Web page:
Here’s what you have to remember: extroverts need to tap other extroverts and understand that introverts want to preserve their own internal fuel. It’s not that introverts dislike extroverts. Both kinds of people gain fulfillment differently. Again, no one is Wrong. They are both Right.

8. There’s the individual and then there’s the collective. There’s a time to be an “I,” and a time to be a “We.” Even predominantly “We” people need time for Untogether, (look it up if you think I made up another word). All people need both together and untogether, the variance is just in the matter of degree.

9. Ideas to be untogether. If you’re really lucky, you’ll have multiple televisions. Essentially, everyone has their own phone and the capacity to tune out with noise-canceling AirPods and Headsets. If music makes it harder for you to relax, pick wind or seashore sounds. Take a nap and let people know you need some quiet. Take walks. Preferably with your cell or camera.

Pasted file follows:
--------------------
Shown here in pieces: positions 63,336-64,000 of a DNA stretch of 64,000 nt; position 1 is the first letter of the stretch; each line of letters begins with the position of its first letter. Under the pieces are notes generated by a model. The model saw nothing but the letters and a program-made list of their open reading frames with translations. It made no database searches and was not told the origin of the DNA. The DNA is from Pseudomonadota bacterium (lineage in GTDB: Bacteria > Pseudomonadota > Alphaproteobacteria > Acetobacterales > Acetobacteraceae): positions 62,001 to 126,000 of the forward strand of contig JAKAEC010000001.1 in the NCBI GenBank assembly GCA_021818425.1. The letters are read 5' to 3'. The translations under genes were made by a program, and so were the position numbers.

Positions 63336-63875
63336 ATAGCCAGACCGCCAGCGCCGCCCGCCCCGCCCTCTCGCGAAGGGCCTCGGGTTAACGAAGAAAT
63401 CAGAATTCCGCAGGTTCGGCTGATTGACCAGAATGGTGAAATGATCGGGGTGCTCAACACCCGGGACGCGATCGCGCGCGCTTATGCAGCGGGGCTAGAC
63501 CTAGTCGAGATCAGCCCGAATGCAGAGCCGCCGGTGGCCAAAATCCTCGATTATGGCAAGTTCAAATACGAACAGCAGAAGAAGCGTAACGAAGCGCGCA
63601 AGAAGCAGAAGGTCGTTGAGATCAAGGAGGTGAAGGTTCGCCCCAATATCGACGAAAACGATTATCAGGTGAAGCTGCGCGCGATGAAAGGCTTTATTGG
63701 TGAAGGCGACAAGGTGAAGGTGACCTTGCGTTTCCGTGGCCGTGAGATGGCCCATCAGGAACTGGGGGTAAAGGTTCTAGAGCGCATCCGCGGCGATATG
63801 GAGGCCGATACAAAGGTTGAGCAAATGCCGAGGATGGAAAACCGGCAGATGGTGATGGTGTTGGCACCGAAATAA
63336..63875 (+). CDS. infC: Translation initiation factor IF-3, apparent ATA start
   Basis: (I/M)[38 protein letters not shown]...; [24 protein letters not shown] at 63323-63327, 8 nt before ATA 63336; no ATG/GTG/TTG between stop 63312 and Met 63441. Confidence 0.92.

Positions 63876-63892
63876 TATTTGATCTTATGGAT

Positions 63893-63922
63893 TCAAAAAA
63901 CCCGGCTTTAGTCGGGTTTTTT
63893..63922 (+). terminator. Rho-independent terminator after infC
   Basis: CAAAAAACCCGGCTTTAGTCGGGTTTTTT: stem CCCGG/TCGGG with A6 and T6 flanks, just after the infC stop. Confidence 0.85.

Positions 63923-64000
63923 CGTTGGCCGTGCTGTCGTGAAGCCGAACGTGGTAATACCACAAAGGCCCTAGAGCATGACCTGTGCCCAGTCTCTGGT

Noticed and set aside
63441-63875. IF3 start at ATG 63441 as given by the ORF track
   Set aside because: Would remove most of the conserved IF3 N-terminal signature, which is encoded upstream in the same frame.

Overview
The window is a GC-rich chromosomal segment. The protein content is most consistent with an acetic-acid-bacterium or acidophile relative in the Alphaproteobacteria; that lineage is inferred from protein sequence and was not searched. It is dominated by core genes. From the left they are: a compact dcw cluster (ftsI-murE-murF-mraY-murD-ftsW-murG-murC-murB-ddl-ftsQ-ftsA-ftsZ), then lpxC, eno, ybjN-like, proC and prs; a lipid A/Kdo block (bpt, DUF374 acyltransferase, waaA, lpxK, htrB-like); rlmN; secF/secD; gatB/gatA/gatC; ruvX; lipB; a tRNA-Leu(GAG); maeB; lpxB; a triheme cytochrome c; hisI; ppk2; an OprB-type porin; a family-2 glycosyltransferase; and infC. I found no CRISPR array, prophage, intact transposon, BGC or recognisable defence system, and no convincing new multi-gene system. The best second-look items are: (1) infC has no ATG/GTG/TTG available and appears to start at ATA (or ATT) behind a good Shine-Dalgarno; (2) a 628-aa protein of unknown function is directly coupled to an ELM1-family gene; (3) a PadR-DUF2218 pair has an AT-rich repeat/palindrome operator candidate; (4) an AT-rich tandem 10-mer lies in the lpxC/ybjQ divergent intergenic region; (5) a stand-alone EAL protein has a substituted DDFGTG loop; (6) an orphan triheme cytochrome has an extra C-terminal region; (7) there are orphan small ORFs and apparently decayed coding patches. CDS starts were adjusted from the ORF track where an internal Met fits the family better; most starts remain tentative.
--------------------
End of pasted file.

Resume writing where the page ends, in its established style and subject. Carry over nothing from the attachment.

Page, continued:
Read or find some audio-books; I love Audible. If you enjoy books, alternate your interests. Non-fiction people need to escape into a magical and forgettable novel as much as anyone. Go sit in your car if you’re really desperate. If you’re sick of books, get into podcasts and TED Talks. 

You can even play mindless games on a tablet. Give Scrabble With Friends a try. Now is the perfect time to take advantage. I bet you can get almost endless permission for gaming (as long as you’re not hogging a device). If you’ve finally grown tired of video games, write to friends. Really, now is the time to do all the stuff you’ve been longing to do because you have the time. My favorite idea: keep an amazing journal. Like it or not, we are experiencing a major historical event, in the present. This one’s going to make every future history book, globally. 

Oh, and I guess I have to remind people to do their work-work and complete their homework. But we all remembered that, right?